A Project of The Annenberg Public Policy Center

‘Second Poorest’ Nation?


In a September 10 press conference, President Barack Obama characterized Afghanistan as "the second poorest country in the world." It’s an impoverished country indeed, but second poorest? The CIA World Factbook doesn’t think so.

It lists Afghanistan as number 210 of 227, with a per capita gross domestic product of $1,000 in 2009. That’s orders of magnitude lower than the richest country, Liechtenstein, with a GDP of $122,100 per person — but it’s much higher than the per capita GDP of the actual second poorest country, Burundi, with $300. The Democratic Republic of the Congo ranks last. The International Monetary Fund puts Afghanistan at 170 of 183 nations based on purchasing power parity per capita GDP. (PPP takes into account not only how much money a country makes, but what that money can buy.)

So what gives? The White House tells us that the president was referring to the United Nations’ 2009 Human Development Report, which lists Afghanistan as number 181 of 182 in terms of human development. But the United Nations Development Programme, which compiles the report, is very clear that it’s not just measuring poverty:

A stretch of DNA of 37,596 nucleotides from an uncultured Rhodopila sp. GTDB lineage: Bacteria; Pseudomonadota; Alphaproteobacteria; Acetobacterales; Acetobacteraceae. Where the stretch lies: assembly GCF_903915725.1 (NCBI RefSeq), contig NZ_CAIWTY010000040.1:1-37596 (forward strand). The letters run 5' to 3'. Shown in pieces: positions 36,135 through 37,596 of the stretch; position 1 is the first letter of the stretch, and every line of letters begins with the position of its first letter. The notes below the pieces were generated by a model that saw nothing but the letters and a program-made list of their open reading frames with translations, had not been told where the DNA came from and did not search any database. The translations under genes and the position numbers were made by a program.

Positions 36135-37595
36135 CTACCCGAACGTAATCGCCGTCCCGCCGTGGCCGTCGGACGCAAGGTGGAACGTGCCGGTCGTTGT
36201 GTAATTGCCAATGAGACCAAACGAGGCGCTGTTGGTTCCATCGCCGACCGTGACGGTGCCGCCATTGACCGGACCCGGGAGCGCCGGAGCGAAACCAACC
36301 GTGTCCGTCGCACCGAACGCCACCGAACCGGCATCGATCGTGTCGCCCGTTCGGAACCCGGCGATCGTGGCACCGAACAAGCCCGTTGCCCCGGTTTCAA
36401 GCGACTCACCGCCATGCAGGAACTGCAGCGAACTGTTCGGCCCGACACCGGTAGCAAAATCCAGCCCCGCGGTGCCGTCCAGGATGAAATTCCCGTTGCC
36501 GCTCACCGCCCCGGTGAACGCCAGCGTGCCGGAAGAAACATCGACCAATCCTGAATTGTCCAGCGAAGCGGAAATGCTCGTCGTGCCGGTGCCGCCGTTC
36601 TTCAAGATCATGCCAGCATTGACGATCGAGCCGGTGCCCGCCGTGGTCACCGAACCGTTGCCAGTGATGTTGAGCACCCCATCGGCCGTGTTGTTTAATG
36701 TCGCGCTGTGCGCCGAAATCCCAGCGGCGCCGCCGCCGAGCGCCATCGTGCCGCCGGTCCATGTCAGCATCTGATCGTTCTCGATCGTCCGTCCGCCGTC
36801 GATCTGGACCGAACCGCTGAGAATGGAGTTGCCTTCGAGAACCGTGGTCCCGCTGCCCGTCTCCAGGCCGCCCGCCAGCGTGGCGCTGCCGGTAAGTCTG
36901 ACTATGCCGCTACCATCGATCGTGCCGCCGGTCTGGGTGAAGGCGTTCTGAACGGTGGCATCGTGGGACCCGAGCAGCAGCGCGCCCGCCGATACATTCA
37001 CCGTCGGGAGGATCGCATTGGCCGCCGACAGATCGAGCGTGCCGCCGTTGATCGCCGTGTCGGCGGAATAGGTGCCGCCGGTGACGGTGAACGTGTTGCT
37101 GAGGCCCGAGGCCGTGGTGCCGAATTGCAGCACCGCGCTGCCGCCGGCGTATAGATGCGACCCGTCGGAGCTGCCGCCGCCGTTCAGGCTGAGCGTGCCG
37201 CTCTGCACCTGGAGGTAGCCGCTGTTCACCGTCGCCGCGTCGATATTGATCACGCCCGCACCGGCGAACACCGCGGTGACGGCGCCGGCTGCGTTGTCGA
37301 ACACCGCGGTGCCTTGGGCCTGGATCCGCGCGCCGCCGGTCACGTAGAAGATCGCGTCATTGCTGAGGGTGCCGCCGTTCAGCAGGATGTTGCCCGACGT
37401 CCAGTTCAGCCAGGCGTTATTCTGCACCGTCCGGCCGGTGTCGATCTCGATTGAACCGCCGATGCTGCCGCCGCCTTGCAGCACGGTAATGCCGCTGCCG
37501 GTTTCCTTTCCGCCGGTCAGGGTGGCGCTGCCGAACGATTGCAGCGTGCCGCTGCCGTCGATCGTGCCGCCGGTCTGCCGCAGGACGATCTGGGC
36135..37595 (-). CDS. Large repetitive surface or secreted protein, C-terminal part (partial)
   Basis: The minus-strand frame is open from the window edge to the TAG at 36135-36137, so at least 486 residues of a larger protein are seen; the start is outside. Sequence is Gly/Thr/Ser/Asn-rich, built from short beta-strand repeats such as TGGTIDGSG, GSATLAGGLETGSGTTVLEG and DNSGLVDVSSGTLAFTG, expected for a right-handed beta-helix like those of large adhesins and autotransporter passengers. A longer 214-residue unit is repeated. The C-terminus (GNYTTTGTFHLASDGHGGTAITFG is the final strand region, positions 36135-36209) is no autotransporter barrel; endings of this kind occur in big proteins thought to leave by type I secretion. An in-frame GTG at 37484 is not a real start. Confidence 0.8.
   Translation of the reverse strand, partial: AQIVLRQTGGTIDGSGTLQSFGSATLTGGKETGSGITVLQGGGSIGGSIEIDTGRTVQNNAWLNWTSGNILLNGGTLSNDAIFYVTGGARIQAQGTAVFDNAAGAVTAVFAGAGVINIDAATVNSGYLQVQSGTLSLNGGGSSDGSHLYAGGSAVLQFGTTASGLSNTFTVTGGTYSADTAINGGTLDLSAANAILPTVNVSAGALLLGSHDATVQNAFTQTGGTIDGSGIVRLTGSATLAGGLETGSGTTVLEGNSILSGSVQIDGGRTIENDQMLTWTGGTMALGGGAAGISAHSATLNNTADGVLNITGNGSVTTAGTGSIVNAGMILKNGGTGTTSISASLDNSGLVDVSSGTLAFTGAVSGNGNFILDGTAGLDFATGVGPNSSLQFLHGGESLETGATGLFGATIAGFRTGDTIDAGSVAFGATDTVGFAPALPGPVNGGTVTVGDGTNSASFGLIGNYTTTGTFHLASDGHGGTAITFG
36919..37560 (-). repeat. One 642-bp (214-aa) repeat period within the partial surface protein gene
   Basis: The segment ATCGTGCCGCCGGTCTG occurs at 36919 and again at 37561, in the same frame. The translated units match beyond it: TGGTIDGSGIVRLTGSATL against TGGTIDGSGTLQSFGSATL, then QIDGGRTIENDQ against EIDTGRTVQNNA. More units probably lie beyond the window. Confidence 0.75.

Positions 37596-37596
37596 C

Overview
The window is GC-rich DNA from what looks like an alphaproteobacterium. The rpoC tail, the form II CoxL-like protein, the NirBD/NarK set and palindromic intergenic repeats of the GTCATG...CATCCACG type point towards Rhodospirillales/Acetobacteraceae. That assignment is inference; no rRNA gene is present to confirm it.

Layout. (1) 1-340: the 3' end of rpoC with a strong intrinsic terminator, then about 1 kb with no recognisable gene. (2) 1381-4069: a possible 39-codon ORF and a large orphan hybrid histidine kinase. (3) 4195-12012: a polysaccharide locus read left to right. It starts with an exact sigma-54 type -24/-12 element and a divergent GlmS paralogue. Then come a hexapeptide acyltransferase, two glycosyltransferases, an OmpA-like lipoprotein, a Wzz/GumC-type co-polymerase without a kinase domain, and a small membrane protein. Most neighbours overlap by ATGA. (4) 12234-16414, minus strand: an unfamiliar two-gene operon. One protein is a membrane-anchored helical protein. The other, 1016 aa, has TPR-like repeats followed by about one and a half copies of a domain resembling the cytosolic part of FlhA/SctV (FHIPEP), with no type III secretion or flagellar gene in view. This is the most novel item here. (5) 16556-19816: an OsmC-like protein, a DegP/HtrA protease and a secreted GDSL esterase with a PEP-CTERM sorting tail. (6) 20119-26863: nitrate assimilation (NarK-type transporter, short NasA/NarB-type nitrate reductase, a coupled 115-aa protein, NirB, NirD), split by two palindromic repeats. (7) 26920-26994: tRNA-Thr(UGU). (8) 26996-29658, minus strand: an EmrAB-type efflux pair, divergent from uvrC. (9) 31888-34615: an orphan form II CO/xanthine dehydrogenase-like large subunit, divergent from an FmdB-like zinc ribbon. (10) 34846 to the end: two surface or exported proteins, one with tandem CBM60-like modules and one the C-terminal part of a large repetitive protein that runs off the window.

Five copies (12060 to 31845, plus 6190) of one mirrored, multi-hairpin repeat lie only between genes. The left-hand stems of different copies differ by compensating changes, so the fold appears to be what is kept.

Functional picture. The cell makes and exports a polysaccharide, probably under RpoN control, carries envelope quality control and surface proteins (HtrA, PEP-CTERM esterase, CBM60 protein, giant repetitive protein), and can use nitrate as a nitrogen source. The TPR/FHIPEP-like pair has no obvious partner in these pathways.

HDR website: Human Development is a development paradigm that is about much more than the rise or fall of national incomes. It is about creating an environment in which people can develop their full potential and lead productive, creative lives in accord with their needs and interests. People are the real wealth of nations. Development is thus about expanding the choices people have to lead lives that they value. And it is thus about much more than economic growth, which is only a means — if a very important one — of enlarging people’s choices.

The HDR ranking takes into account educational and life expectancy indicators, as well as income. It’s a more complex way of measuring a country’s advancement than GDP or PPP, but it’s not accurate to call it a measure of how poor a country is. If Obama had called Afghanistan the "second least-developed country," we wouldn’t have had a quibble — that accurately reflects what the HDR is measuring. Calling it the "second poorest" does not.